Boo Radley Abernathy Analysis

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Christopher Abernathy was found guilty of the rape and murder of a fifteen year old girl in 1987. Although it was almost thirty years later, Abernathy was luckily released in 2015 when forensic evidence revealed that he did not commit the crime. In the federal court system, everyone expects justice to be served to those who have the right to it, even though that is not always the case. Many people have been wrongfully convicted of serious crimes and given sentences that kept them imprisoned for years or worse. It took some time, but in the end Abernathy is one of many who received their justice. In Harper Lee’s To Kill a Mockingbird justice is not similarly achieved. In contrast to Abernathy, those who were most entitled to justice in To Kill…show more content…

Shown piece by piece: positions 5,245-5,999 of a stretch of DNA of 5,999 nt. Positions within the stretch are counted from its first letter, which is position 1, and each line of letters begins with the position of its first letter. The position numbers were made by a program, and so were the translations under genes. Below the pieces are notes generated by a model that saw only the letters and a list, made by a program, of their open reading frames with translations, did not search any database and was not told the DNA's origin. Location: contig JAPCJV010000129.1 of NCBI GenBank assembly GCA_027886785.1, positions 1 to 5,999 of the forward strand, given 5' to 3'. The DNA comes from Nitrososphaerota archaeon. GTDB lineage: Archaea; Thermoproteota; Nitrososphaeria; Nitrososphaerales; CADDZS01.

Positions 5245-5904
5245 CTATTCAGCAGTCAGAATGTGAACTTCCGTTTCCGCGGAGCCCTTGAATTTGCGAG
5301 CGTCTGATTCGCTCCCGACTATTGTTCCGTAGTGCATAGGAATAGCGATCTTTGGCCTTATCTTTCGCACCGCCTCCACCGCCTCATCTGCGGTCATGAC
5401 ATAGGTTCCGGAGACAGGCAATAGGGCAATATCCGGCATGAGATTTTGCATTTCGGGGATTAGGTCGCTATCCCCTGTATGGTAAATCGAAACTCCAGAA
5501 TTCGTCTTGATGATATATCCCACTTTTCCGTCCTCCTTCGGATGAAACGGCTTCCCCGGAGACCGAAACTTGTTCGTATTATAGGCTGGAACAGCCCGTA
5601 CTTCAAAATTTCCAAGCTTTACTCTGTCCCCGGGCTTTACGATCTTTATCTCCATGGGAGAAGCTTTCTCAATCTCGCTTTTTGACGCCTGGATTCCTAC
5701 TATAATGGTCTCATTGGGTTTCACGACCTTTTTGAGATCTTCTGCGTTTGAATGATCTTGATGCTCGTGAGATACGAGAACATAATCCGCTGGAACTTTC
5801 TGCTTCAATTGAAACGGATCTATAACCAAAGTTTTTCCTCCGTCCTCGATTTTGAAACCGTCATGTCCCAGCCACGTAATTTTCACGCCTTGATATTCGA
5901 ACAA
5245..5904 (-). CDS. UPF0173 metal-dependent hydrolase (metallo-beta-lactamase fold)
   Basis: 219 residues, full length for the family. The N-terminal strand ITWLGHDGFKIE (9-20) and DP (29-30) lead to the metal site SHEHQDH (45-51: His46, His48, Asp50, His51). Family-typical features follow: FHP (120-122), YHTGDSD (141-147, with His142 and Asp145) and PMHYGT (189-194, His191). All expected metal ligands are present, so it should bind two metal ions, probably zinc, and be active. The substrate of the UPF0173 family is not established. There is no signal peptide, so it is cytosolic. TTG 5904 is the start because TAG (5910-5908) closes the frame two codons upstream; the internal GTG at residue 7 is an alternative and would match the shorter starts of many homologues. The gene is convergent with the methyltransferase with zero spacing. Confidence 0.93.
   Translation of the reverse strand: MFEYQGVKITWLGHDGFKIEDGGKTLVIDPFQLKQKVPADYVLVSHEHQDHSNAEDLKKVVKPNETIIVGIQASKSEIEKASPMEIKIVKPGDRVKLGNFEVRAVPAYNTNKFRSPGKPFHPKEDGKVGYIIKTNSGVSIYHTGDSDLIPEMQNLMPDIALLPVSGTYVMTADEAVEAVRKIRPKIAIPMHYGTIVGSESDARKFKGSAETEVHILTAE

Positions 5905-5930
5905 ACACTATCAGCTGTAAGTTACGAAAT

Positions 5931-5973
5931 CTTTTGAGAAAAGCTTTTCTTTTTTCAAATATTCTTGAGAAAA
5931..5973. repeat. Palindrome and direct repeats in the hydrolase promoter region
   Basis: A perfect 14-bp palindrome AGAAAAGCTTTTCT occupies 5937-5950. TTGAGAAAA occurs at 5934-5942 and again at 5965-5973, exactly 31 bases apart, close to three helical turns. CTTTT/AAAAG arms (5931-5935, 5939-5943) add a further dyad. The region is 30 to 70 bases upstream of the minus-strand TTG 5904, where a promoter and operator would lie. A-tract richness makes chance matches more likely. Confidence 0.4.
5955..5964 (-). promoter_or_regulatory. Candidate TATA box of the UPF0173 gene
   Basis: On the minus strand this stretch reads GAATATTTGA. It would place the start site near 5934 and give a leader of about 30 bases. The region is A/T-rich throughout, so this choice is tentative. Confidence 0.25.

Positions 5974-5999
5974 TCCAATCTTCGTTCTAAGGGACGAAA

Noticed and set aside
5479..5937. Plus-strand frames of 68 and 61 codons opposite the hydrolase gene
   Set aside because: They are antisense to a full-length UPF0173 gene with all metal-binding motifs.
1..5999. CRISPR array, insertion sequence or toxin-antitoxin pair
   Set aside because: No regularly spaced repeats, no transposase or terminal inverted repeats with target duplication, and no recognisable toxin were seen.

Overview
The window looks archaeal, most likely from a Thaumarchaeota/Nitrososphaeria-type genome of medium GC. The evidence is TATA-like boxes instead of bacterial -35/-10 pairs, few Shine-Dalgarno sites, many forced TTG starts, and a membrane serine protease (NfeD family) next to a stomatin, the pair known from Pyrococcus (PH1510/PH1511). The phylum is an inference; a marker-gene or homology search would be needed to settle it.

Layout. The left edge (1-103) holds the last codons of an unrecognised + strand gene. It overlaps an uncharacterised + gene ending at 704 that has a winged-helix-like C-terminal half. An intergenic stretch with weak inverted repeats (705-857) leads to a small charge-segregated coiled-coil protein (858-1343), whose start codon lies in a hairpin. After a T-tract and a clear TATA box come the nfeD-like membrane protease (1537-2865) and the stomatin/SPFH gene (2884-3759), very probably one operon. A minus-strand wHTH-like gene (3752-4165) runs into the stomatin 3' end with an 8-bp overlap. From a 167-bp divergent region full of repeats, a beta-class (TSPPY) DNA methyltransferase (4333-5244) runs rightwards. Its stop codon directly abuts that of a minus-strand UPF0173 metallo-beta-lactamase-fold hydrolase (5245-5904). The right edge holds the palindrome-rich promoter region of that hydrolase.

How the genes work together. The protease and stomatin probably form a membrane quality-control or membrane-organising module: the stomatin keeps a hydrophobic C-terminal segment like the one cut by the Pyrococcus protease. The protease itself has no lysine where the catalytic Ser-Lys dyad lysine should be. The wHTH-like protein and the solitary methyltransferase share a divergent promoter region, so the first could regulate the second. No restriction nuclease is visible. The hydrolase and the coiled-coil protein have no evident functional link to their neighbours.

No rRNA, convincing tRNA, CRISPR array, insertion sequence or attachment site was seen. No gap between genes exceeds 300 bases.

Because of some mistakes made in his teenage years, Boo was locked inside his family’s house. Although there is no direct acknowledgement of any physical or emotional abuse, Miss Maudie Atkinson vaguely sheds some light on the situation when she tells Scout, “ ‘… that is a sad house. I remember Arthur Radley when he was a boy. He always spoke nicely to me, no matter what his folks said he did.’” (Lee 46) Earlier, Miss Maudie mentioned that the Radley’s were foot-washing Baptists, who believe that most of the pleasures of life were sinful. In his teens, Boo did commit a few crimes with his friends, and that was enough for his father to keep Boo away from others for the rest of his life. However, Boo was not an inherently evil person as his father seemed to think he was, saving Jem and Scout and even trying to talk politely with ladies like Miss Maudie when he was younger. He was never given a chance to redeem himself, which was probably one of the things that made the Radley house so sad. In the end, Boo would never be seen outside again, but if Boo Radley was treated justly he might have never become a recluse and could have lived comfortably around
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